Brown vows to protect existing solar customers while creating an unlimited solar market to meet
California’s growing need for clean energy
October 7, 2013
Sacramento – AB 327 (Perea) was signed into law today by Governor Jerry Brown. In signing the bill, the governor issued a rare statement clarifying that he expects AB 327 to protect existing solar customers while continuing to encourage more consumers to invest in rooftop solar through continued robust incentives for renewable energy.
“California is once again making history and setting a new bar for solar power,” said Bernadette Del Chiaro, executive director of CALSEIA (California Solar Energy Industries Association). “With this law, Governor Brown paving the way for truly capturing the vast potential of solar power in California.”
AB 327 (Perea) began 2013 legislative session, largely under the radar, as a residential rate reform bill. After significant amendments driven by Governor Brown’s office late in the session, AB 327 was passed by the California Legislature as one of the state’s biggest solar energy bills in history.
The most significant aspect of AB 327 is in its stipulation that the CPUC create a Net Energy Metering program that is uncapped and unlimited, thereby opening up the market to millions of new customers. Net metering is the policy that allows a solar system owner to spin their meter backwards during the day to generate a bill credit for when the sun is not shining. It is a critical component of the economics of solar power and one that has long been fought by utilities. Previous law capped the number of homeowners, businesses, farms, and schools able to invest in solar via net metering at 5% of a utility’s peak load.
The law also stipulates that the state’s goal of getting to 33% renewable energy by 2020 is a floor, not a ceiling, allowing the state’s utilities to generate more of their energy from renewable resources like solar, wind and geothermal power. The law also makes it clear that consumers can continue to sign up for Net Energy Metering, as it is currently structured, through July 2017. The bill concerned existing solar customers over vague grandfathering language but those concerns were largely addressed in the governor’s signing statement.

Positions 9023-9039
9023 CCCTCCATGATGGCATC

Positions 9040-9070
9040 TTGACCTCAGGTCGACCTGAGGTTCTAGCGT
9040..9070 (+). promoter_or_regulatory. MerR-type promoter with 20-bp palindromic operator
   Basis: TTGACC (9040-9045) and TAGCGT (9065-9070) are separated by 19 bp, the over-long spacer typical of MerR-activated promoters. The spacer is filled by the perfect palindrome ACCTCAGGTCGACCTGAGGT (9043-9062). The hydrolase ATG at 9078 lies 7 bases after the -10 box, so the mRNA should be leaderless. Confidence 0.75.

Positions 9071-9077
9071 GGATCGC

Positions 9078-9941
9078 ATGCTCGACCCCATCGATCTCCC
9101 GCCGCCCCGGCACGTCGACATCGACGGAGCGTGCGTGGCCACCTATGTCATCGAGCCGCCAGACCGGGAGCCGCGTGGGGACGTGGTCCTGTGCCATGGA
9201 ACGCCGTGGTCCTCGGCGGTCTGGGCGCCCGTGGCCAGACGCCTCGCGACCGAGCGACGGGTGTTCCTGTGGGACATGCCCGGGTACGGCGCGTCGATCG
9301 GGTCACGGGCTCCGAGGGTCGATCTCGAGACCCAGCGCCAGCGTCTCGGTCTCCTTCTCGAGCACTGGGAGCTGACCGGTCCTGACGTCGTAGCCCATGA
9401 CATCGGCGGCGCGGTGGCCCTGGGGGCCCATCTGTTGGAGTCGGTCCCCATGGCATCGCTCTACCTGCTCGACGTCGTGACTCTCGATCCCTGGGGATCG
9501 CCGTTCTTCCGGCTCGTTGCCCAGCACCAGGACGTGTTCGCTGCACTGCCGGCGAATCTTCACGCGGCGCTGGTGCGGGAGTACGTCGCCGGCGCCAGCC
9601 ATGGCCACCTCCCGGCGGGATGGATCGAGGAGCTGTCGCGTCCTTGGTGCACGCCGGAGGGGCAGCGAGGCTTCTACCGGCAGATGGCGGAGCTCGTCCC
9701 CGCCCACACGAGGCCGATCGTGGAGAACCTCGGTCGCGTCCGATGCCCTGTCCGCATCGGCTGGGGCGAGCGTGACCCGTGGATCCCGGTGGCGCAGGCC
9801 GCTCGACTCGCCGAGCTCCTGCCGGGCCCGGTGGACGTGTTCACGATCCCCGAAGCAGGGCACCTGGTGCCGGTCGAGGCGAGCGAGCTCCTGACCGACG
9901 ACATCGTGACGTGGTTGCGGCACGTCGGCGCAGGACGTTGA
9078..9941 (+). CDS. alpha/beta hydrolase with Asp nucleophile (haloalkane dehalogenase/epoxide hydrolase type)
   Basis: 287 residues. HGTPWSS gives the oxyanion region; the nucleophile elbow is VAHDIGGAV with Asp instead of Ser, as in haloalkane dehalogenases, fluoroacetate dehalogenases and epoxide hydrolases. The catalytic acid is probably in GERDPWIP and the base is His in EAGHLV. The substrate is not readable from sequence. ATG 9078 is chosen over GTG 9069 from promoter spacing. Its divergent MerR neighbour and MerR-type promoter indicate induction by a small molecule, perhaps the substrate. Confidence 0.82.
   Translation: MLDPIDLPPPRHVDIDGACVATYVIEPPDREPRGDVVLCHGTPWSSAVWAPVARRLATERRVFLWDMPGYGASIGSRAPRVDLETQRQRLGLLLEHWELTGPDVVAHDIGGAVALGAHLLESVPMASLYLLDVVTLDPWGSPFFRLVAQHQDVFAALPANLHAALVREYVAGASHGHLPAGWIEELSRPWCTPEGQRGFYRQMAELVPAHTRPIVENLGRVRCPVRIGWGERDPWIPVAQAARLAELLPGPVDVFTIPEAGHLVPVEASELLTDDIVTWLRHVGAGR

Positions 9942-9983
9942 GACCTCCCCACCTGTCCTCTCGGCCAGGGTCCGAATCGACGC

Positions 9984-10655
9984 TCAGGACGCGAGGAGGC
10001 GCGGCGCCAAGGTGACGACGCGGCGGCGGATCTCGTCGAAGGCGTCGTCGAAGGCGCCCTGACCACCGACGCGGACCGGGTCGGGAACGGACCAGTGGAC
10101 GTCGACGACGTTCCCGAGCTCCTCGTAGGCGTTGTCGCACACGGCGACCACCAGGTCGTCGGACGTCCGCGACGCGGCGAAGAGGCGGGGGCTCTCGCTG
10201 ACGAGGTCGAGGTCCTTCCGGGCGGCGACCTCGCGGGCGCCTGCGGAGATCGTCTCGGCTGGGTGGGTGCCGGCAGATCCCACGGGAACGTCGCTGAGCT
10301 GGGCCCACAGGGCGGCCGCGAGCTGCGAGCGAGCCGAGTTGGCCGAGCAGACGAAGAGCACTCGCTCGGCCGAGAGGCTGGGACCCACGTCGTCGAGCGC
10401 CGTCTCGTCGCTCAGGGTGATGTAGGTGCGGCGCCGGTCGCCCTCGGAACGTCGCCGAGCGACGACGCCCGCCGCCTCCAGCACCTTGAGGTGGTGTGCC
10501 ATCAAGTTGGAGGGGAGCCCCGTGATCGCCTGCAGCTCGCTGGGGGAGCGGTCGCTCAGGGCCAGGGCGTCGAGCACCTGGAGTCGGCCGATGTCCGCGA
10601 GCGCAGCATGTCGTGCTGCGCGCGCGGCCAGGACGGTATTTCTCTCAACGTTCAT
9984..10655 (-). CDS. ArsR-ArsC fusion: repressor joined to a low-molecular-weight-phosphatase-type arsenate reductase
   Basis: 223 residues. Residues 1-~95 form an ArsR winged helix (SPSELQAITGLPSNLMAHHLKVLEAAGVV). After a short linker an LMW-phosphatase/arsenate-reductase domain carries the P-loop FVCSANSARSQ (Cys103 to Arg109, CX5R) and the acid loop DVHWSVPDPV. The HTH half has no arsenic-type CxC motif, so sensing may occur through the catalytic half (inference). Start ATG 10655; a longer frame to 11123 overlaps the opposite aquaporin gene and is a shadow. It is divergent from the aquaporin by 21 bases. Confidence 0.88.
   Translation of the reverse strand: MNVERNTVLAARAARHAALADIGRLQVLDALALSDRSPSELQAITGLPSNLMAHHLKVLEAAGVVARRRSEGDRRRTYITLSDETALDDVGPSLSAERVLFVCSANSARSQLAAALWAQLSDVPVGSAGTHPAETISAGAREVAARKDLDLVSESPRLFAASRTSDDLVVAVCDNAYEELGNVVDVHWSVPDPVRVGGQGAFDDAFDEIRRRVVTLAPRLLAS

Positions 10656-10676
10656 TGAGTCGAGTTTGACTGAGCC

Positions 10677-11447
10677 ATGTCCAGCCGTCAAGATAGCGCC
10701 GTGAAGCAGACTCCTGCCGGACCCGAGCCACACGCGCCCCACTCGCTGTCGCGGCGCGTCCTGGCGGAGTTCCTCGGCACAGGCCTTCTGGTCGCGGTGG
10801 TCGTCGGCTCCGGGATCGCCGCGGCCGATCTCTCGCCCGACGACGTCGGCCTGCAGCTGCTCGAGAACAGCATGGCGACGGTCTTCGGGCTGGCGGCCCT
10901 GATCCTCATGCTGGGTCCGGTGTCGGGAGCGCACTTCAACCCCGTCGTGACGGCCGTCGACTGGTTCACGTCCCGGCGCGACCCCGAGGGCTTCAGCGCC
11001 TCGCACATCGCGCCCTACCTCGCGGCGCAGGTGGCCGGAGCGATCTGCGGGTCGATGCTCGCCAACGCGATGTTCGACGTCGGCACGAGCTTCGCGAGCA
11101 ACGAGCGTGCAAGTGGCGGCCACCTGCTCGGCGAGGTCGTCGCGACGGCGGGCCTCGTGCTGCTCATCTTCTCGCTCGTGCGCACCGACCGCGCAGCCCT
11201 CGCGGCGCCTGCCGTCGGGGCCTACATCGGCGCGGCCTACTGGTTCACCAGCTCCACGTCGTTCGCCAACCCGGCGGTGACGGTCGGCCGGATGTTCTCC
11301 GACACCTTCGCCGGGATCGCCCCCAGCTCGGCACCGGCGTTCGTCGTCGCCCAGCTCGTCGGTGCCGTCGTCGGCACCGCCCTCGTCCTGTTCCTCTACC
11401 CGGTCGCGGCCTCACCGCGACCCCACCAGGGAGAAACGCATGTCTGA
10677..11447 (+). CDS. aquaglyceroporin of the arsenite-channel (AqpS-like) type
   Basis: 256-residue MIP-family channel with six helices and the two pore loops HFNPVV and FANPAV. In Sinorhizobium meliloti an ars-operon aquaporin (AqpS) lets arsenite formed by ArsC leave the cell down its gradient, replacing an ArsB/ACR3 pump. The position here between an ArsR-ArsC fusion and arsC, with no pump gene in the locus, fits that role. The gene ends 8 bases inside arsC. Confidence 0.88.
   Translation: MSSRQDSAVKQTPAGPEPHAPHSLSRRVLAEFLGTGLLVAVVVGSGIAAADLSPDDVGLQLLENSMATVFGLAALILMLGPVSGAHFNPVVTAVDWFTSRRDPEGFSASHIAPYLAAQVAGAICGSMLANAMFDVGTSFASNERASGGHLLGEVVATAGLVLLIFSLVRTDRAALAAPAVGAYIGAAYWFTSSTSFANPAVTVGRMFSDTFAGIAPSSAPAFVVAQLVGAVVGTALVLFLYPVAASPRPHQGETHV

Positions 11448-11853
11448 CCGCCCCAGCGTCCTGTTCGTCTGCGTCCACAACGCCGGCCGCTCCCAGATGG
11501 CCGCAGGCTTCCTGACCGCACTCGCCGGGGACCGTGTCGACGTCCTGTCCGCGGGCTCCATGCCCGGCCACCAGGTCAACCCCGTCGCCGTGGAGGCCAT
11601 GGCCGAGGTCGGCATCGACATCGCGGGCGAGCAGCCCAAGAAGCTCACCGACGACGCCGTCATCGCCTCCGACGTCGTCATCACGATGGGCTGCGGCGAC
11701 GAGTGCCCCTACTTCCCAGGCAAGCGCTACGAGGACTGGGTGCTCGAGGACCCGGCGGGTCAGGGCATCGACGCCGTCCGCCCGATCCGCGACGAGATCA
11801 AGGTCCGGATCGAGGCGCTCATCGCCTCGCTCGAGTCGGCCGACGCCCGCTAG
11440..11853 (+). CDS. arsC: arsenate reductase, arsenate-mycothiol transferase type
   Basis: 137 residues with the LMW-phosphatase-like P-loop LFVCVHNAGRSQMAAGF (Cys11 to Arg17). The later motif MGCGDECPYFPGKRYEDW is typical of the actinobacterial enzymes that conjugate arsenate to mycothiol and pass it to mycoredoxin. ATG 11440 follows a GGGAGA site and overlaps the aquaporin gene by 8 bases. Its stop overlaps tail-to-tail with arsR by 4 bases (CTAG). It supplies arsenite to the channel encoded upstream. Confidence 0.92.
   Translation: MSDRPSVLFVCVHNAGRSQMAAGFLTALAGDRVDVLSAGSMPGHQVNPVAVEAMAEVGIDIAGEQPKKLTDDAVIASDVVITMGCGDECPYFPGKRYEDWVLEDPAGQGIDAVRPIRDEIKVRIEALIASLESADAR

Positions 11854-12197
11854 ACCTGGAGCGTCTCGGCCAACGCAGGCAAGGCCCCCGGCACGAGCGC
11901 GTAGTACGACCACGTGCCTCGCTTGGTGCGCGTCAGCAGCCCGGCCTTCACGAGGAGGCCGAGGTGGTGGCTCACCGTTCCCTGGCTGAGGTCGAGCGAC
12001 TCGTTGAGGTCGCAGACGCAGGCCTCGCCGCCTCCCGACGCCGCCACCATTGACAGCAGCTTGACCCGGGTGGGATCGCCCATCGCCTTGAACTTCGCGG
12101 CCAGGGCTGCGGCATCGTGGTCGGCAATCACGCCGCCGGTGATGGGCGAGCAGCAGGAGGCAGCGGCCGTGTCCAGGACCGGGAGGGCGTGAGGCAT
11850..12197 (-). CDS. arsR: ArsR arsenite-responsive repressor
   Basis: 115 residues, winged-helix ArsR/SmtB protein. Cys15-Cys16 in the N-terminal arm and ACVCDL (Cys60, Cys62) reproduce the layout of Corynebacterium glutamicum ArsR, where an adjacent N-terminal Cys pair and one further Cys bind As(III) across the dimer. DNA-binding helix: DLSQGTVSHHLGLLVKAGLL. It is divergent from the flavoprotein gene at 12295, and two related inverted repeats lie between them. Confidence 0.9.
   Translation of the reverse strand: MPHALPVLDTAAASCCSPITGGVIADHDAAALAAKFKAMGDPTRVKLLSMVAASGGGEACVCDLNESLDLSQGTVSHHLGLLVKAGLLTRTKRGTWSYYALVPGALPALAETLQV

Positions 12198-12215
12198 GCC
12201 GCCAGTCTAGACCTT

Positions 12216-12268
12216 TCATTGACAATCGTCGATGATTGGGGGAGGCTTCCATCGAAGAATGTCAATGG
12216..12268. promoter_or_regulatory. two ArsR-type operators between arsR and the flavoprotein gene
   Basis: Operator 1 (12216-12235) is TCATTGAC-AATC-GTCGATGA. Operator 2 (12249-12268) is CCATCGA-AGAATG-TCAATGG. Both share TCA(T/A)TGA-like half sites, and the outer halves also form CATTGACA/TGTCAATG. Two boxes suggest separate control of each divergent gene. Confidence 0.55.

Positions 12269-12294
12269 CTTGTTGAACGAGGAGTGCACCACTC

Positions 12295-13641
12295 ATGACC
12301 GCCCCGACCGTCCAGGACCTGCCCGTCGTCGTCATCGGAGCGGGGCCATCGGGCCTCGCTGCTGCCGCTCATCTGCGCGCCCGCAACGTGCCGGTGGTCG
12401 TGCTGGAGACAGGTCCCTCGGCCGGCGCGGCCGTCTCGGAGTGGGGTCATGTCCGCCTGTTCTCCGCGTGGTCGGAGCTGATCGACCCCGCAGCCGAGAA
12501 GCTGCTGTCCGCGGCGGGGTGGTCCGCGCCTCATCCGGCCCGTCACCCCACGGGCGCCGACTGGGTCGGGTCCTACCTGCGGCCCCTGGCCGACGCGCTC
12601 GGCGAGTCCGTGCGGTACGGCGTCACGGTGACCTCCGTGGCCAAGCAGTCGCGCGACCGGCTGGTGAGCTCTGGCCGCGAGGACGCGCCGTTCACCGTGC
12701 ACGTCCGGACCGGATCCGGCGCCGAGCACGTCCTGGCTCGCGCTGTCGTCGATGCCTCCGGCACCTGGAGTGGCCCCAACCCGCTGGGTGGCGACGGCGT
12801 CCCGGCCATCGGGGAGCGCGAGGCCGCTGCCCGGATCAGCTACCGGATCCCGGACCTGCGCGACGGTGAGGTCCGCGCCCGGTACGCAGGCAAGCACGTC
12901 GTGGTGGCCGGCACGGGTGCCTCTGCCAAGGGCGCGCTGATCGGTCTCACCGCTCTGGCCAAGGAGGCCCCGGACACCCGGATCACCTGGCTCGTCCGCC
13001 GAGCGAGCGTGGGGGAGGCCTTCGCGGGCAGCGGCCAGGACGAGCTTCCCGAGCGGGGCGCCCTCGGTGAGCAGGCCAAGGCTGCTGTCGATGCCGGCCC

In signing the bill today, Governor Brown described it as one that gives the CPUC the authority to “maintain robust incentives for renewable energy investments.” The governor also wrote, “As the CPUC considers rules regarding grandfathering of net metering customers, I expect the Commission to ensure that customers who took service under net metering prior to reaching the statutory net metering cap on or before July 1, 2017, are protected under those rules for the expected life of their systems.”
The new law leaves details of how to achieve this future to the state regulatory agency overseeing electric utilities.
“The devil will be in the details hammered out at the CPUC,” said Del Chiaro. “We greatly appreciate the governor’s vision and support of solar power as a smarter way to generate electricity and we look forward to working with him and the CPUC to craft regulations that protect existing customers and open the doors to millions more.”